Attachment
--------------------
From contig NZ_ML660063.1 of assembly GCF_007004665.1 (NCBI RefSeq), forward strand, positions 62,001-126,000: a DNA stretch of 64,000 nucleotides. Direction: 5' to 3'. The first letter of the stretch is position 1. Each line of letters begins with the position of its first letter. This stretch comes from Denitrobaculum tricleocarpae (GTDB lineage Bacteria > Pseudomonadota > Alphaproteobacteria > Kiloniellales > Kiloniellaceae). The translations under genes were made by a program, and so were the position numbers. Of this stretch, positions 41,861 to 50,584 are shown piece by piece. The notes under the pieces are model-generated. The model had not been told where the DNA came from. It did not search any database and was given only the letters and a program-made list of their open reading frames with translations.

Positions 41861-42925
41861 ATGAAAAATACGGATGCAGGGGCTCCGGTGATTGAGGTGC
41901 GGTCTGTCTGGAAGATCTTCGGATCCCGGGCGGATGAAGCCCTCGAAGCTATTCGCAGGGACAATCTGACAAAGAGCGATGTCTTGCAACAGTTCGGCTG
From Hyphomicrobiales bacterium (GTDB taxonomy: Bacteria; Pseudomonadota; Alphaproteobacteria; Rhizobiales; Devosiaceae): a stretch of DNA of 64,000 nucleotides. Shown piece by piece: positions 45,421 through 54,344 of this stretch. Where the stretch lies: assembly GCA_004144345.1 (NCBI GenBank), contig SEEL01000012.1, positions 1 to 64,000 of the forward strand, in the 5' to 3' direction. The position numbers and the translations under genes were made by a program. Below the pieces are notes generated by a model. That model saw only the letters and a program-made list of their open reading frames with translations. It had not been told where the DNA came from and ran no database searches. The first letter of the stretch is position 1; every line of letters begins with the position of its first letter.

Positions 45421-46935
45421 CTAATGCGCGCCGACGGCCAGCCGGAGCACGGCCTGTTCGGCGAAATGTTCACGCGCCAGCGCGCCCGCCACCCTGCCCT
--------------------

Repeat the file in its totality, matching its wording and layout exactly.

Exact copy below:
From contig NZ_ML660063.1 of assembly GCF_007004665.1 (NCBI RefSeq), forward strand, positions 62,001-126,000: a DNA stretch of 64,000 nucleotides. Direction: 5' to 3'. The first letter of the stretch is position 1. Each line of letters begins with the position of its first letter. This stretch comes from Denitrobaculum tricleocarpae (GTDB lineage Bacteria > Pseudomonadota > Alphaproteobacteria > Kiloniellales > Kiloniellaceae). The translations under genes were made by a program, and so were the position numbers. Of this stretch, positions 41,861 to 50,584 are shown piece by piece. The notes under the pieces are model-generated. The model had not been told where the DNA came from. It did not search any database and was given only the letters and a program-made list of their open reading frames with translations.

Positions 41861-42925
41861 ATGAAAAATACGGATGCAGGGGCTCCGGTGATTGAGGTGC
41901 GGTCTGTCTGGAAGATCTTCGGATCCCGGGCGGATGAAGCCCTCGAAGCTATTCGCAGGGACAATCTGACAAAGAGCGATGTCTTGCAACAGTTCGGCTG
From Hyphomicrobiales bacterium (GTDB taxonomy: Bacteria; Pseudomonadota; Alphaproteobacteria; Rhizobiales; Devosiaceae): a stretch of DNA of 64,000 nucleotides. Shown piece by piece: positions 45,421 through 54,344 of this stretch. Where the stretch lies: assembly GCA_004144345.1 (NCBI GenBank), contig SEEL01000012.1, positions 1 to 64,000 of the forward strand, in the 5' to 3' direction. The position numbers and the translations under genes were made by a program. Below the pieces are notes generated by a model. That model saw only the letters and a program-made list of their open reading frames with translations. It had not been told where the DNA came from and ran no database searches. The first letter of the stretch is position 1; every line of letters begins with the position of its first letter.

Positions 45421-46935
45421 CTAATGCGCGCCGACGGCCAGCCGGAGCACGGCCTGTTCGGCGAAATGTTCACGCGCCAGCGCGCCCGCCACCCTGCCCT